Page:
The baseline characteristics of patients in the AMIS trial are summarized in Table 1. Most study participants were Caucasian (92%) and male (~89%) with a mean age of 55 years, body-mass index of 26, and a prevalence of diabetes of 2.6%. The mean APRI values at baseline were 0.34±0.46 in the placebo and 0.33±0.22 in the aspirin groups. Only 2.5% of individuals (n=113) had baseline APRI higher than 0.7.
Characteristic Placebo (n=2 257) Aspirin (n=2 267) Age (years) 54.9±7.9 54.8±8.1 Male 89.4% 88.4% Ethnicity White 91.5% 91.7% Black 5.9% 6.3% Hispanics 2.6% 2.0% BMI 26.0±3.5 25.9±3.5 Diabetes 2.8% 2.5% Smoking Never 27.2% 27.5% Former 5.4% 5.3% Current 19.2% 19.7% Alcohol consumption Daily drink (>1.5 ounces) 15.4% 15.9% Laboratory results Platelet count (×109 /L) 253±70 257±70 AST (IU/L) 32±34 31±15 ALP (IU/L) 62±22 64±23 Bilirubin (mg/dL) 0.7±0.3 0.7±0.3 APRI 0.34±0.46 0.33±0.22
Table 1. Baseline characteristics of study participants
Over three years, mean APRI increased in both aspirin and placebo groups compared to baseline. Assignment to aspirin tended to be associated with a greater increase in the rate of change in APRI over time than placebo (difference in the rate of change 0.007 per year; 95% CI 0.002–0.015, P=0.12) (Fig. 1A). There was no significant difference in the rate of changes in platelet counts between the aspirin and placebo groups over time (P=0.4), but a trend toward 0.52 IU/L higher AST annually in the aspirin group compared to the placebo group (95% CI 0.05–1.09, P=0.07) was noted. Among individuals with elevated APRI at baseline (mean APRI of 1.1±0.5 for the aspirin and 1.0±0.4 for the placebo group), APRI values tended to decrease more consistently over time among subjects who received aspirin than among those who received placebo (Fig. 1B), but the differences in changes of APRI over time were not significant between the two groups (P=0.7).
Daily high-dose aspirin does not lower APRI in the Aspirin-Myocardial Infarction Study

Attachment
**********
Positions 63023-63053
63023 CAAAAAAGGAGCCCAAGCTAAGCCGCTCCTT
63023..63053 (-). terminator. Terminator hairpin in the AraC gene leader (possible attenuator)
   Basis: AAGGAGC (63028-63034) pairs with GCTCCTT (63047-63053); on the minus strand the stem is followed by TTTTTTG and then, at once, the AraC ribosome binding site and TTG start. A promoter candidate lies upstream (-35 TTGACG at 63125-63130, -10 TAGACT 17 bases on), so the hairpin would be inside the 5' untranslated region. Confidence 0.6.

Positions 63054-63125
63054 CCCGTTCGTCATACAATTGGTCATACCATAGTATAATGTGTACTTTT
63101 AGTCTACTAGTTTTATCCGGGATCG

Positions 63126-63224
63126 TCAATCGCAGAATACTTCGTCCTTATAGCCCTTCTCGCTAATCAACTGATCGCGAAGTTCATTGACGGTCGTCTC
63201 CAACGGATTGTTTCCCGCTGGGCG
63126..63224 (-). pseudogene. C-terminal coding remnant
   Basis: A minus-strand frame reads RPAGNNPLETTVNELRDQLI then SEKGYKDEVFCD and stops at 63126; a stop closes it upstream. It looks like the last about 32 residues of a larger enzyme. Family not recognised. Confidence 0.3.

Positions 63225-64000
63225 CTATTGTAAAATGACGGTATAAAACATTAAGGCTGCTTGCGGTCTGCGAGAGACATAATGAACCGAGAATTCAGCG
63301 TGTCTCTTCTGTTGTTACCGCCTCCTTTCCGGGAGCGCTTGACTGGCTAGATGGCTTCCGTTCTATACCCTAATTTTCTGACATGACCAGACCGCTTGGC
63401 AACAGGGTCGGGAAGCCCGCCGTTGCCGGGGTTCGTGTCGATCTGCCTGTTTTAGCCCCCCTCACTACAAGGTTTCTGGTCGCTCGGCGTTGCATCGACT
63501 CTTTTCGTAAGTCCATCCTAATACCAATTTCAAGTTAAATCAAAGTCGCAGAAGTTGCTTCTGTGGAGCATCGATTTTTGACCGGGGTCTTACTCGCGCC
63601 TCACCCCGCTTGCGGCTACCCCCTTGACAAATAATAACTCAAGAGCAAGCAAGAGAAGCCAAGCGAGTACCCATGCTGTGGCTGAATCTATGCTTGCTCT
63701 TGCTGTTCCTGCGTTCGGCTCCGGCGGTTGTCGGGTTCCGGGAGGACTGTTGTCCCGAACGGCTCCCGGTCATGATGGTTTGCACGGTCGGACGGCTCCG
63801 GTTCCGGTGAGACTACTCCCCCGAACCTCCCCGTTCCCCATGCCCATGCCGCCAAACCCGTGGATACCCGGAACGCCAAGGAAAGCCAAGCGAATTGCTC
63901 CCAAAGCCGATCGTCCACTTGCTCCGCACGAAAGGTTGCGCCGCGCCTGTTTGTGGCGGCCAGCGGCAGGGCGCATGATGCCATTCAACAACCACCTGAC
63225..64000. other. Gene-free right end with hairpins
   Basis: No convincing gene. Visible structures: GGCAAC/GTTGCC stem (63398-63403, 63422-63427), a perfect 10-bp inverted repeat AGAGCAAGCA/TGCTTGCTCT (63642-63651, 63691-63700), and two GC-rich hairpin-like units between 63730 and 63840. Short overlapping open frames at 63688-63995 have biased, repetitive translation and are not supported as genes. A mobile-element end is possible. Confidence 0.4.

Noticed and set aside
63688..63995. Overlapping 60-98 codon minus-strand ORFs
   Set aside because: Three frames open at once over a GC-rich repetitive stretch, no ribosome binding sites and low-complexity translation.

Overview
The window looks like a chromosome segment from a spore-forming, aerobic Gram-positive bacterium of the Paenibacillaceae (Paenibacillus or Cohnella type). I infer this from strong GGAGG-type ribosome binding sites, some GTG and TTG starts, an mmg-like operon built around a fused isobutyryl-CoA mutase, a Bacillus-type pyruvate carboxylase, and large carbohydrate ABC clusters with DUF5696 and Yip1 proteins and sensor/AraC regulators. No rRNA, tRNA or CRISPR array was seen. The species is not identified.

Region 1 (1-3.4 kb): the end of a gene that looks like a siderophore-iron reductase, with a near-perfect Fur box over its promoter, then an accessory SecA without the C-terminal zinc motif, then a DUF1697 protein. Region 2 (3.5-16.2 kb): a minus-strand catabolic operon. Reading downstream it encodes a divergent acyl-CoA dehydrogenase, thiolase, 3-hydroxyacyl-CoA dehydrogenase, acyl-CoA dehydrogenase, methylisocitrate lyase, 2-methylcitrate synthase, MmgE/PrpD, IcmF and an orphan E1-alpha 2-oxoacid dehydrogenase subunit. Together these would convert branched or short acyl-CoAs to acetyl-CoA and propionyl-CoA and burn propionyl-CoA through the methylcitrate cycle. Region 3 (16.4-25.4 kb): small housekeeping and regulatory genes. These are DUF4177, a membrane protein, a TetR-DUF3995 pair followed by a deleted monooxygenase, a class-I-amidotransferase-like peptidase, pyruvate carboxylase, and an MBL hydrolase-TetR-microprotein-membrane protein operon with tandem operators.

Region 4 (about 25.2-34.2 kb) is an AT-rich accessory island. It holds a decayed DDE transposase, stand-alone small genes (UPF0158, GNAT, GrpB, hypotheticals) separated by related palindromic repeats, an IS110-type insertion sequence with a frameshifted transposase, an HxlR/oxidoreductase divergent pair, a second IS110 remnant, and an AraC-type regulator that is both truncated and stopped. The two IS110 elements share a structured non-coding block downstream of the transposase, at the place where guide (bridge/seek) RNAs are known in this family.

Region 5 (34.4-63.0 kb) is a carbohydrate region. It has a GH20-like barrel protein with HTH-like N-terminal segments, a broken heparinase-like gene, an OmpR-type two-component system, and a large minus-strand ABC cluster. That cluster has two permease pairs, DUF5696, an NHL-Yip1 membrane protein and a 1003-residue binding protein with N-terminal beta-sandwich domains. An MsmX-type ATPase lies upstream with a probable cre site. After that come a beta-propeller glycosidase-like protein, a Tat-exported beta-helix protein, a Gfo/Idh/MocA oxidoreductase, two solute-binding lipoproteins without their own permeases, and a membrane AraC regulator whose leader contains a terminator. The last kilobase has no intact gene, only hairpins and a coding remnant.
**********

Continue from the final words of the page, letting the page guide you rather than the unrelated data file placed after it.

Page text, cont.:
- Received Date: 2019-03-18
- Accepted Date: 2019-08-20
- Rev Recd Date: 2019-06-30
- Available Online: 2019-10-24
- Publish Date: 2020-03-01
Abstract: Antiplatelet agents reduce liver fibrosis by inhibiting platelet activation and platelet-derived growth factor production. Previous cross-sectional epidemiological studies suggest that the use of aspirin is related to reduced liver fibrosis. The Aspirin-Myocardial Infarction Study (AMIS) aims to examine this relationship in a multicenter, randomized, double-blind and placebo-controlled trial. The existing clinical trial of aspirin was conducted to study the benefit of one gram aspirin daily among 4 524 individuals who had experienced at least one documented myocardial infarction. The aspartate aminotransferase (AST)-to-Platelet Ratio Index (APRI) was calculated at baseline and annually from the platelet count and AST levels. Participants in the AMIS trial had a mean baseline APRI of 0.34±0.36, and only 1% individuals had APRI scores higher than 1.0, a common cutoff for cirrhosis. The daily use of aspirin was associated with an increase, rather than a reduction of APRI, by 0.007 per year (95% CI 0.002−0.015, P=0.12). The use of aspirin did not significantly affect platelet counts. In a sensitivity analysis of individuals with probable significant fibrosis at baseline (APRI≥0.7), the aspirin group had a sustained reduction in APRI over time, although this change was not significant compared to that in the placebo group. In the AMIS trial, the daily use of high-dose aspirin did not significantly affect APRI, a surrogate index of liver fibrosis. This study highlights the need for de novo clinical trials to investigate the potential benefit of antiplatelet agents on liver fibrosis.
|Citation:||Shilpa Tiwari-Heckler, Z. Gordon Jiang, Yury Popov, Kenneth J. Mukamal. Daily high-dose aspirin does not lower APRI in the Aspirin-Myocardial Infarction Study[J]. The Journal of Biomedical Research, 2020, 34(2): 139-142. doi: 10.7555/JBR.33.20190041|